History

ADM 195-5 p22

The British Royal Navy established the Royal Naval Dockyard after defeat in the American War of Independence left Britain without a secure operational base between Halifax, Nova Scotia and the West Indies. Bermuda was quickly identified as a strategic mid-Atlantic location where a secure anchorage for the Navy’s fleet and a dockyard, victualling yard and ordnance depot to maintain the ships could be developed.

The Royal Navy purchased 200 acres on Ireland Island in the west end. In 1809 work began on the North America and West Indies Station, as the base became known, and continued into the early 20th Century. It was a huge project that involved large land reclamations and the labour of thousands of convicts from Britain who were housed in appalling conditions aboard rotting hulks of former naval fighting ships.

The Dockyard became a major factor in Bermuda’s economy, employing on average more than 1,000 Bermudians at one time in the 19th Century, accounting for more than 15 percent of Bermuda’s income. As a centre of marine technology and inventiveness, the Dockyard afforded generations of Bermudians first-rate training in plumbing, carpentry, and other trades.

It was from Dockyard in the summer of 1814 that a British force of 5,000 troops and Royal Marines set sail for the famous attack on Washington, D. C. and Baltimore during the War of 1812. It was from one of the British ships that a prisoner, Baltimore lawyer Francis Scott Key, penned the words to Star-Spangled Banner, after seeing the American flag still flying above Fort McHenry after a heavy bombardment.

Dockyard remained an important strategic base for a further 139 years. During the First World War (1914-18) and Second World War (1939-1945), it was a bustling, vibrant port with floating docks where ships were repaired for combat deployment. Nearly 600 vessels were repaired and put back into action. In addition, sea patrols from here escorted people from and to the UK and Canada, and German soldiers passed through Dockyard on their way to POW camps in Canada.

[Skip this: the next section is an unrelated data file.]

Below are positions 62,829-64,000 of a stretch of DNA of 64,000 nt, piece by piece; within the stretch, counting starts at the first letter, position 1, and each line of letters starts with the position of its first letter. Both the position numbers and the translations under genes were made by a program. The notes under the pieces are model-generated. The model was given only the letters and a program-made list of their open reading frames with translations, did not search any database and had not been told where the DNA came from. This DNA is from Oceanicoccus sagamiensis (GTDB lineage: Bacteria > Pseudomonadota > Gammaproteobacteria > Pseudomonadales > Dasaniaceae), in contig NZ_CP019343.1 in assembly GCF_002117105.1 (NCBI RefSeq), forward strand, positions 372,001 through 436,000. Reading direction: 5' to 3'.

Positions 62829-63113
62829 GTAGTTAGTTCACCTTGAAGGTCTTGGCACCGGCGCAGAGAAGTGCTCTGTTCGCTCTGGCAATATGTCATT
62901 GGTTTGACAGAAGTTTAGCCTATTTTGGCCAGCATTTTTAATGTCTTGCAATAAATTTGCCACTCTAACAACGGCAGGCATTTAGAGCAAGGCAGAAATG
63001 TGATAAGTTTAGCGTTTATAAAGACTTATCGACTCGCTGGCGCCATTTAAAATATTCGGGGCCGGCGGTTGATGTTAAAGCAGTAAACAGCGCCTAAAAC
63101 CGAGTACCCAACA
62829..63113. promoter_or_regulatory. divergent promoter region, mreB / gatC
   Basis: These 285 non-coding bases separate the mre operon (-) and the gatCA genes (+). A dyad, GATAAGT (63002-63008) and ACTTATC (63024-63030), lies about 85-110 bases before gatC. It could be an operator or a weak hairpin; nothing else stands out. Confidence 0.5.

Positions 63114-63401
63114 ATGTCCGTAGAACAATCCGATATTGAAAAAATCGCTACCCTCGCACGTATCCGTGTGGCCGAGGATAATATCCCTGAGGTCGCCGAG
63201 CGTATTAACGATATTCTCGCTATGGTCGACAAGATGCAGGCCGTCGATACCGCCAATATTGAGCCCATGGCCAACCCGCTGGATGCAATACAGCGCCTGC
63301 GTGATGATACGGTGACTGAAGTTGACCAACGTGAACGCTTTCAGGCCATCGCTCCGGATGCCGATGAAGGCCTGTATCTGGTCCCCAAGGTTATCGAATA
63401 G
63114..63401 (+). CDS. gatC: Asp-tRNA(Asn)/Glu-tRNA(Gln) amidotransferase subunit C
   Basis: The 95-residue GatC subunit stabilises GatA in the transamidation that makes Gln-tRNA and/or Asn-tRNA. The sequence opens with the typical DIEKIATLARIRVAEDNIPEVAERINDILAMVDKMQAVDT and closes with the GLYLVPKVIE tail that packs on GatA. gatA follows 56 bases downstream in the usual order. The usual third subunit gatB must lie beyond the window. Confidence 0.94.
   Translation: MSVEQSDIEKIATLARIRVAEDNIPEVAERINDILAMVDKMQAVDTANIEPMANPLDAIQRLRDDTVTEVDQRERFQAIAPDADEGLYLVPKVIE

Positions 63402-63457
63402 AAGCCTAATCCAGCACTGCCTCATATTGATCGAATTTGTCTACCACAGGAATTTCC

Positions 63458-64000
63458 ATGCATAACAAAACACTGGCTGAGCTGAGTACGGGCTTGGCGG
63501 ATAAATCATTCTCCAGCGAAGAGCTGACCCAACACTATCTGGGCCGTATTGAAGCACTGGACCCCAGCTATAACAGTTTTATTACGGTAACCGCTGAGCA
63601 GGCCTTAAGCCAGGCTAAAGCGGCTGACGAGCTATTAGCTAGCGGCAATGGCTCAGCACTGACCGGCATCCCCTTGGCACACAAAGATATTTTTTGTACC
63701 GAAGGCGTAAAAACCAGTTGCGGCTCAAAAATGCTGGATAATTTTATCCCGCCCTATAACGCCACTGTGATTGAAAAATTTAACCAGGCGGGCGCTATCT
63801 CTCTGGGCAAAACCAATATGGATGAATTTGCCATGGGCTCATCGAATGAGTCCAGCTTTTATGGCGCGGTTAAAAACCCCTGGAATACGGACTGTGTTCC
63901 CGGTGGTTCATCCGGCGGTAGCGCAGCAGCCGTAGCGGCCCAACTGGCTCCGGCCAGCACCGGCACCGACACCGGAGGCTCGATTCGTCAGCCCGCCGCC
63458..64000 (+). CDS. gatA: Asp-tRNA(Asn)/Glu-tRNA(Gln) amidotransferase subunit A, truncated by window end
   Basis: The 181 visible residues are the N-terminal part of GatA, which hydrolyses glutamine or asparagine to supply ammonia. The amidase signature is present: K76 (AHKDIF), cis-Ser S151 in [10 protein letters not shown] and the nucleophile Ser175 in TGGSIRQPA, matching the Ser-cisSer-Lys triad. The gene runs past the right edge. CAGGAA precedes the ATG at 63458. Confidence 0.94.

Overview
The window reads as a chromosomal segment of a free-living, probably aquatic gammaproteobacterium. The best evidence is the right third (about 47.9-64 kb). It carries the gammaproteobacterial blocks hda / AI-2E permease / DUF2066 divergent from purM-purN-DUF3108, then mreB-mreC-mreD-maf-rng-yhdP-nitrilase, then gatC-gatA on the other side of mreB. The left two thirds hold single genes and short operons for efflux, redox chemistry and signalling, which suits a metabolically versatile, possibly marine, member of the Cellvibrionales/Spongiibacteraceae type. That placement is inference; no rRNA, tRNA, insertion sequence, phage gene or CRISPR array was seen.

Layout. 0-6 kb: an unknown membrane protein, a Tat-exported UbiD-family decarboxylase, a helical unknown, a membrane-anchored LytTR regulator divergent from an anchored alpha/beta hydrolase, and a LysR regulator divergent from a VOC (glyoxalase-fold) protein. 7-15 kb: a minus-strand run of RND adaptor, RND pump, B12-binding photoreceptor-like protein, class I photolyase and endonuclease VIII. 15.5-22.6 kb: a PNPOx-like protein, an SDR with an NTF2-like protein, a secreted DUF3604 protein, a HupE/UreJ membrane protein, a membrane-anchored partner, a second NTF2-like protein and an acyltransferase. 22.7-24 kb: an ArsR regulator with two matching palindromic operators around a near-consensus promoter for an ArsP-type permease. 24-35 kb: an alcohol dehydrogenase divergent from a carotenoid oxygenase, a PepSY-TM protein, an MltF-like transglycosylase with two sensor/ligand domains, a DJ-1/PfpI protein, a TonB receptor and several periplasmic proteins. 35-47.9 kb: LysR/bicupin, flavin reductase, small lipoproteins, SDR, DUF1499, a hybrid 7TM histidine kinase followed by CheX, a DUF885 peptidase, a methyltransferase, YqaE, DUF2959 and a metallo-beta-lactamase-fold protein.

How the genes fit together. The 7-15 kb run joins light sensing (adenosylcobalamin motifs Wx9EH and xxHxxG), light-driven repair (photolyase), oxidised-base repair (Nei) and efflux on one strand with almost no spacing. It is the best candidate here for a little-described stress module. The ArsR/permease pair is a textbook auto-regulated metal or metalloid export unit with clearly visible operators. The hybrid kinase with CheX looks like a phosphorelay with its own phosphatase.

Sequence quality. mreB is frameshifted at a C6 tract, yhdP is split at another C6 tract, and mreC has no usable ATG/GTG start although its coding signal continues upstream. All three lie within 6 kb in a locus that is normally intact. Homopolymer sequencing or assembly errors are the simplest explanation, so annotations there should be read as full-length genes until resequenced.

Also, antisubmarine training was undertaken in the Dockyard area. In more recent years, NATO vessels have stopped at Dockyard for some well-deserved rest and relaxation. A wall to the south of the Clocktower is decorated with ships’ crests, recording vessels that have called at Dockyard’s wharf. Notable amongst the crests is one painted by HRH Prince Charles on a visit to Bermuda in 1977. The Royal Navy left the main Dockyard in 1951 although the naval base was not officially closed until 1995. For the next two decades the area was largely abandoned until the Bermuda Maritime Museum was officially opened in the fortress known as the Keep and its success led government to begin to restore the Dockyard as a cultural tourism destination.

In 1982, Bermuda passed the West End Development Corporation (WEDCO) act and more than $60 million was pumped into Dockyard, transforming the once-unused edifice into one of the islands’ biggest tourist attractions. Today Dockyard is the most visited site in Bermuda, underscoring the value of architectural heritage to the tourism industry, and the Maritime Museum provides a fascinating journey through Bermuda’s often-turbulent history, from shipwrecks and whaling to the first flying boats and modern tourism.

LINKS

Photos courtesy of the Bermuda National Museum